CDERLearn Training and Education

CDERLearn in the Center for Drug Evaluation and Research (CDER) offers a variety of learning opportunities for healthcare professionals, industry, consumers, and academia. The goal is to create a body of educational and information modules about human drug regulation and activities. CDERLearn is a way to share FDA expertise in specific subject areas to further instruct the public about the many ways CDER protects and promotes public health.

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Belize became the first country in the CARICOM block of countries to publish a list of registered medicines

Belize began registering medicines as a result of the Food and Drugs (Registration, Licensing and Inspection) Regulations passed in 2017,  and the products that are listed are new to the country. Previously imported medicines that were available in the market prior to the new regulations were grandfathered into the system while ensuring its safety, efficacy and quality. The publication of a list of registered medicines is a best practice in transparency and accountability of regulatory systems as recommended by PAHO/WHO. Among the many benefits, it helps to provide the public and other stakeholders with visibility over what is legally approved to be sold in the market. Other countries in the CARICOM block can look to Belize as an important leader in this area.

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40th Medicine Recommended to CARICOM Governments

CARPHA’s Caribbean Regulatory System (CRS) recently recommended its 40th medicine to CARICOM governments. “This is an important milestone for the CRS because it shows that manufacturers are increasingly using the system and it can work” said Dr. Virginia Asin, who oversees the program as the Director, Surveillance, Disease Prevention and Control at CARPHA. The updated list of recommended medicines is publicly available on CARPHA’s webpage. 

The CRS assists the small states of CARICOM with the resource- and time-intensive task of evaluating medicines for safety, quality, and efficacy. Its approach requires that all medicines reviewed are already approved by a PAHO-designated reference authority, the European Union, or WHO Prequalification program. Once confirmed as eligible, the medicines intended for the CARICOM markets are verified as the same. Internal data show that the medicines available in highly regulated markets are not necessarily the same products that are sold in CARICOM.

Because the CRS is voluntary, manufacturers determine the products that they submit, but medicines should be listed on the WHO Essential Medicine List or be of public health value to the region. An increasing percentage of the recommended medicines treat non-communicable diseases (about 25% currently), which make up a large disease burden in CARICOM countries. Other products that are important to public health are included, such as antibiotics and antiretrovirals. The CRS recently recommended an innovative cure and an essential medicine to treat Hepatitis C that is not currently registered anywhere in the region.

The process of review by the CRS typically takes about 6-8 weeks from receipt of documents to decision-making and recommendation to CARICOM governments. This has been found to be much faster than the current timelines in the region. This accelerated processing also enables faster access to essential quality medicines for patients.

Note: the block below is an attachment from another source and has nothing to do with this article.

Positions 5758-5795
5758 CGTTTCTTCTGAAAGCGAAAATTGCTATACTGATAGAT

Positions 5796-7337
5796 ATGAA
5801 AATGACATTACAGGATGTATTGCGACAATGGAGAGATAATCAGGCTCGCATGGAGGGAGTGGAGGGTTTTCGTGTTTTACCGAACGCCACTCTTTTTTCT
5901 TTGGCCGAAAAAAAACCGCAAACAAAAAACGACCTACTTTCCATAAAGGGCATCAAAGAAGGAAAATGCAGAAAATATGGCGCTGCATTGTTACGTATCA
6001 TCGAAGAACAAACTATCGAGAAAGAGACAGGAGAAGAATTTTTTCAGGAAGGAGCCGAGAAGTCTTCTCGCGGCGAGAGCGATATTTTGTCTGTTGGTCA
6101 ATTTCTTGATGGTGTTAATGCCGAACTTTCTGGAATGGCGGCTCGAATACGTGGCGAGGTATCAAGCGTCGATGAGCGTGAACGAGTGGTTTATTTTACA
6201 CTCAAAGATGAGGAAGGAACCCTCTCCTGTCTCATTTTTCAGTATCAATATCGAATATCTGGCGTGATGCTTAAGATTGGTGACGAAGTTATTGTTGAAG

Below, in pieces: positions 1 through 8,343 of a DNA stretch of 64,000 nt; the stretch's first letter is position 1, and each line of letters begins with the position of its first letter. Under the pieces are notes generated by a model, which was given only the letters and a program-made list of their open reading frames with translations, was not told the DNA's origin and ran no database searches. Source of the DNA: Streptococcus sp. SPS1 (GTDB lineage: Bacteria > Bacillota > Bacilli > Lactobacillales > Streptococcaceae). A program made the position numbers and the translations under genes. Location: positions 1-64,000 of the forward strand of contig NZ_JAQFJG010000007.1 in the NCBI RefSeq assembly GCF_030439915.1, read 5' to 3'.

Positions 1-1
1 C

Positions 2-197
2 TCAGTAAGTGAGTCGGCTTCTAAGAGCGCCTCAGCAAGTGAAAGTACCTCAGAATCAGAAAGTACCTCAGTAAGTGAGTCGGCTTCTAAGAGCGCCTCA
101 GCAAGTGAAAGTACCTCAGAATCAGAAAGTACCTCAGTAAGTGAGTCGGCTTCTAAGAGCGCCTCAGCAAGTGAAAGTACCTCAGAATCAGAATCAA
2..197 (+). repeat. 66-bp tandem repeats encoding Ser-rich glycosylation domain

The list of recommended products is growing by the month and can be found HERE



Safe blood for all. 14 June 2019

This year, World Blood Donor Day will once again be celebrated around the world on 14 June. The event serves to thank voluntary, unpaid blood donors for their life-saving gifts of blood and also to raise awareness of the need for regular blood donations to ensure that all individuals and communities have access to affordable and timely supplies of safe and quality-assured blood and blood products, as an integral part of universal health coverage and a key component of effective health systems.

Focus of this year’s campaign

The theme of this year’s campaign is blood donation and universal access to safe blood transfusion, as a component of achieving universal health coverage. We have developed the slogan “Safe blood for all” to raise awareness of the universal need for safe blood in the delivery of health care and the crucial roles that voluntary donations play in achieving the goal of universal health.

Host for World Blood Donor Day 2019

  • The host country for World Blood Donor Day 2019 is Rwanda. The global event will be held in Kigali, Rwanda on 14 June 2019.
  • The host for the Region of the Americas event will be Costar Rica.

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Lancet publishes editorial about Universal Health Care in 21st century Americas

Despite considerable progress, the Pan American Health Organization (PAHO) estimates that 30% of the population of the Americas still do not have access to the health care they need because of multifaceted barriers. On April 9, leaders, including Mexico’s President Andrés Manuel López Obrador, PAHO director Carissa Etienne, and UN High Commissioner for Human Rights Michelle Bachelet, gathered with academics, activists, and representatives of social movements in Mexico City to hear the report of the Commission on Universal Health in the 21st Century (…)


Caribbean Regulatory System Recommends Hepatitis C Cure    

Recently, the CARPHA/CRS recommended Gilead’s Epclusa (sofosbuvir 400mg/velpatasvir 100mg) film-coated tablet for the treatment of Hepatitis C.

The product is the first combination of its kind, and is listed on the WHO Essential Medicine List. It is also a first line therapy as recommended by WHO. The rationale for such an important status is that Epclusa is curative for all genotypes of Hepatitis C. If not treated, Hepatitis C can lead to negative health outcomes like liver failure and cancer.